[Updated 8/15/11 8:00 am. See below.] In mid-July, Cambridge, MA-based Cerulean Pharma began a new clinical trial of its cancer drug CRLX101, which is a “nanoparticle”—a powerful chemical wrapped in a tiny package that can burrow its way into cancer cells and kill them. Cerulean is one of a handful of companies laboring to apply nanotechnology to drug delivery. The trial, which will involve 150 patients with non-small cell lung cancer, should shed some light on the potential of nano-drugs in the cancer setting when top line results are released next year.
But CEO Oliver Fetzer isn’t waiting for proof that Cerulean’s approach works. He’s so optimistic that he has already set his sights on a big new opportunity for the company’s tiny drug platform: RNA interference (RNAi). About a decade ago, the pharmaceutical industry started pouring research dollars into RNAi—a new method for shutting off disease-causing genes and proteins. But there was a problem. “If you just inject RNA into the patient, enzymes degrade it very quickly,” Fetzer told Xconomy in a recent sit-down interview. So last year, Cerulean started testing its nanoparticles to see if they might offer a better way to deliver RNAi therapeutics.
Cerulean isn’t the only company to spot an opportunity for nanoparticles in RNAi. On July 25, Cambridge-based Alnylam Pharmaceuticals (NASDAQ: ALNY)—one of the pioneers in RNAi—announced that it and its collaborators at the Massachusetts Institute of Technology discovered novel nanoparticles that might facilitate the delivery of RNAi drugs directly into cells. Alnylam is developing RNAi approaches for several diseases, including cancer.
The difficulty of translating the promise of RNAi into drugs has been a major downer for the field. Last November, Swiss drug giant Roche unexpectedly pulled the plug on its RNAi program, which included ending a research alliance with Alnylam that once had the potential to earn the Cambridge company $1 billion. The move came just months after Roche’s neighbor Novartis axed its alliance with Alnylam.
Fetzer believes those disappointments signal an urgent call to work out RNAi’s delivery challenges. “I would argue that if no one figures it out in the next two years it’s really going to get the field stuck,” he says.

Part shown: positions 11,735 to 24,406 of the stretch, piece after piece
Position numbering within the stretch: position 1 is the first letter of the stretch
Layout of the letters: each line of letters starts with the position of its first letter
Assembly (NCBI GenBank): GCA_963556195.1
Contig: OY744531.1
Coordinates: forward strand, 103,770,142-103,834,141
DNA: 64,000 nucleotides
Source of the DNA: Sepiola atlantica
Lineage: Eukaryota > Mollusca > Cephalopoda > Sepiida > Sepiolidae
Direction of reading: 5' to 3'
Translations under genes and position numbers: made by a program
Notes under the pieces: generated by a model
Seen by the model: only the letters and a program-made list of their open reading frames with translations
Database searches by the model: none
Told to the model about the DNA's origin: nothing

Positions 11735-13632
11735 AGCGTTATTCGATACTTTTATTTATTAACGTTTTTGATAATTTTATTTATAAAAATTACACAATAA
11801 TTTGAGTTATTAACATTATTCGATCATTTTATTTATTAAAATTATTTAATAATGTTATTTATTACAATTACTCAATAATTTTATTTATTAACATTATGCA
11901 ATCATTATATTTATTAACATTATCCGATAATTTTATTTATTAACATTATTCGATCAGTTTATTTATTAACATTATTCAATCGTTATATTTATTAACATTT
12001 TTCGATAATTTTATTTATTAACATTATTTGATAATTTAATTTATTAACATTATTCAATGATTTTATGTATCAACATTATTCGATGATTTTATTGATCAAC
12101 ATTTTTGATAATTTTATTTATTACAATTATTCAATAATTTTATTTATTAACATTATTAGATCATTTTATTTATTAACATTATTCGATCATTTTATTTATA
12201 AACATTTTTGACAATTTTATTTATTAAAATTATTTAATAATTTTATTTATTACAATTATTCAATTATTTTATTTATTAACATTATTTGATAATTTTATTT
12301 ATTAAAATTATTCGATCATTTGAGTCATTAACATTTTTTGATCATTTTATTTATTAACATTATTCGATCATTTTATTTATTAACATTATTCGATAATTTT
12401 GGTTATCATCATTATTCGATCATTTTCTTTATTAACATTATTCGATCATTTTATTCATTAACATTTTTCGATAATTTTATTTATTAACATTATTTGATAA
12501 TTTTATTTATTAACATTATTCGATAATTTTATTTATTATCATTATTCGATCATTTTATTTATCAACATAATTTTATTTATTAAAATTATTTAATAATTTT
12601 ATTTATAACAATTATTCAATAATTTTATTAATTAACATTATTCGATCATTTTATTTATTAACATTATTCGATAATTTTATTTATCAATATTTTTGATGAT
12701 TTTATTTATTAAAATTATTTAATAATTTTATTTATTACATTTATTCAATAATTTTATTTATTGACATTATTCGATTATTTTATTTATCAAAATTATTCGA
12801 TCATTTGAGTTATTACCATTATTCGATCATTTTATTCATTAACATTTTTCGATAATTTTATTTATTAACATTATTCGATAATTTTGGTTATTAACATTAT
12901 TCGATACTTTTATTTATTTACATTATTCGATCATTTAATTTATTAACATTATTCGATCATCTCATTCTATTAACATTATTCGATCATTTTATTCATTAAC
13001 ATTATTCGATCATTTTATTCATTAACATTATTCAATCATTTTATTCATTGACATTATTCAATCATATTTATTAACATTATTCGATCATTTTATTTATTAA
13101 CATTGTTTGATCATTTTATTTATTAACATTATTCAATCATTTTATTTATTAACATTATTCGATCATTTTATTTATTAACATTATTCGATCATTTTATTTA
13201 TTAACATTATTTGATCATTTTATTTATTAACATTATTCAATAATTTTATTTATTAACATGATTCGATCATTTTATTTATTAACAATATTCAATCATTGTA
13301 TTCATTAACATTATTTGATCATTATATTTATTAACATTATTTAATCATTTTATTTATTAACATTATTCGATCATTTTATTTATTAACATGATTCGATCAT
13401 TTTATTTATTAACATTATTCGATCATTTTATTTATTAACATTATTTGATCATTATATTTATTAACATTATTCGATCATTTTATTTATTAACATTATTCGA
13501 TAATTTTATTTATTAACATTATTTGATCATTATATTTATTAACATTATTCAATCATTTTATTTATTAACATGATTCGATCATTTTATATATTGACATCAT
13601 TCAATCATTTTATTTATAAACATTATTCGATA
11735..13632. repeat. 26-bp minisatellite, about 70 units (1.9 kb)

Cerulean originally designed its nanoparticles to exploit a unique characteristic of tumor tissue. There are pores in tumors that are much larger than pores found in normal tissue, Fetzer explains. Cerulean’s nanoparticles travel through those pores, get absorbed into the cancer cells, and release the drug from inside the cells. But the nano-drug doesn’t travel anywhere else in the body, which helps minimize side effects, Fetzer says.
The ability of Cerulean’s nanoparticles to zero in on tumors explains the safety signals the company has seen in Phase 2 trials of its CRLX101, Fetzer says. The active ingredient is camptothecin, a potent anti-cancer chemical discovered years ago but never developed because it was too toxic to be given as a therapy. So far, Fetzer says, none of the patients in the Cerulean trials have had to reduce their doses or take the drug less frequently because of side effects. They don’t lose their hair, or complain of fatigue, Fetzer says. “These patients have already been exposed to a lot of toxic drugs, so they’re pretty beaten up,” he says. “But they comment to us, ‘I’m feeling great. What are you giving me?’ Ironic that it’s camptothecin—the compound that was once too toxic to be given alone.”
Now Cerulean is branching out into RNAi. Cerulean’s nanoparticles are polymer chains linked to drug molecules. Once the particles have arrived in a cell, naturally occurring enzymes clip the links, releasing the drug. What’s left of the nano-machinery gets flushed out of the body naturally. Cerulean is testing a second nanoparticle platform to see if it can be a carrier for what’s known as “small interfering RNA,” or siRNA, which can bind to other RNAs to either increase or decrease their activity. In mouse studies, says Fetzer, “We can put siRNA on our particles, we can get it into cancer tissue, we can release it, and we can knock down a protein.” [Paragraph revised to clarify that Cerulean is developing a separate nanoparticle technology for RNAi use.]
Alnylam is also developing its nanoparticles as siRNA delivery vehicles. Alnylam CEO John Maraganore (who is also one of our Xconomists) said in an e-mail that Alnylam’s nanoparticles employ different materials than those used by Cerulean and other companies. The Alnylam technology, called “core-shell,” may allow scientists to tweak the size of the nanoparticles to accommodate different siRNA therapies, according to a paper the company published in the Proceedings of the National Academy of Sciences.
Cerulean’s Fetzer says that rather than developing RNAi therapies in-house, the company plans to license out its technology. Cerulean raised $24 million in a Series C in November, bringing its total funding to $56 million—plenty to continue the development of CRLX101, while simultaneously building more of a case that the RNAi platform works, Fetzer says. “We want to make sure we have really robust data before we start talking to people” about licensing the nanoparticle technology for RNAi therapeutics, Fetzer says. “Because of the fact that there are so many companies that haven’t succeeded in RNAi, the bar is pretty high out there.”